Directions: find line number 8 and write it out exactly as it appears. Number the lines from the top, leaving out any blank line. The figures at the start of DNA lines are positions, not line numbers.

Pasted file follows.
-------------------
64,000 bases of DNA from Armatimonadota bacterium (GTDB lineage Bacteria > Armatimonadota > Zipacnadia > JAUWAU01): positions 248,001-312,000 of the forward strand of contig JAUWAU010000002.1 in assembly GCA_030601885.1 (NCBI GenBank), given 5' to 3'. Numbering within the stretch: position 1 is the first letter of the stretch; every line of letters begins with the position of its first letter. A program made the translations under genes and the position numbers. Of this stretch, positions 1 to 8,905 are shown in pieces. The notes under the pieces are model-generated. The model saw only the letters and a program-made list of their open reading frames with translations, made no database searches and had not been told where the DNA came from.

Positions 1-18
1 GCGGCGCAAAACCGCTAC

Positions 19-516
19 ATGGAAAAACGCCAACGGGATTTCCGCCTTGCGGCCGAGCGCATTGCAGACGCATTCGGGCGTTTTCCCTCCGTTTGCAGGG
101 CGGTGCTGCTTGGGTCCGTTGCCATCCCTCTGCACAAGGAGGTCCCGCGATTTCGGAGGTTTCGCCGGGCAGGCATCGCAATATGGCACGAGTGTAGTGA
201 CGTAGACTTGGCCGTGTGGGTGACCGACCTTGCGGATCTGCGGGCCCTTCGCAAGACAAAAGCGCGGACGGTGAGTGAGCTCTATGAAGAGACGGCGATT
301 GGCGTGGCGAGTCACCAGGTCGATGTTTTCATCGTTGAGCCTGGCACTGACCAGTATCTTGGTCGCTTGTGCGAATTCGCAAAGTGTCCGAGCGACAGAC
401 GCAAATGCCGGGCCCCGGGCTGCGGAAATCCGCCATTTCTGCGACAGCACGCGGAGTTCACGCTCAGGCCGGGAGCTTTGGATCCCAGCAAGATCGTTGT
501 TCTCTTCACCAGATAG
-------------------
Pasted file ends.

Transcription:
301 GGCGTGGCGAGTCACCAGGTCGATGTTTTCATCGTTGAGCCTGGCACTGACCAGTATCTTGGTCGCTTGTGCGAATTCGCAAAGTGTCCGAGCGACAGAC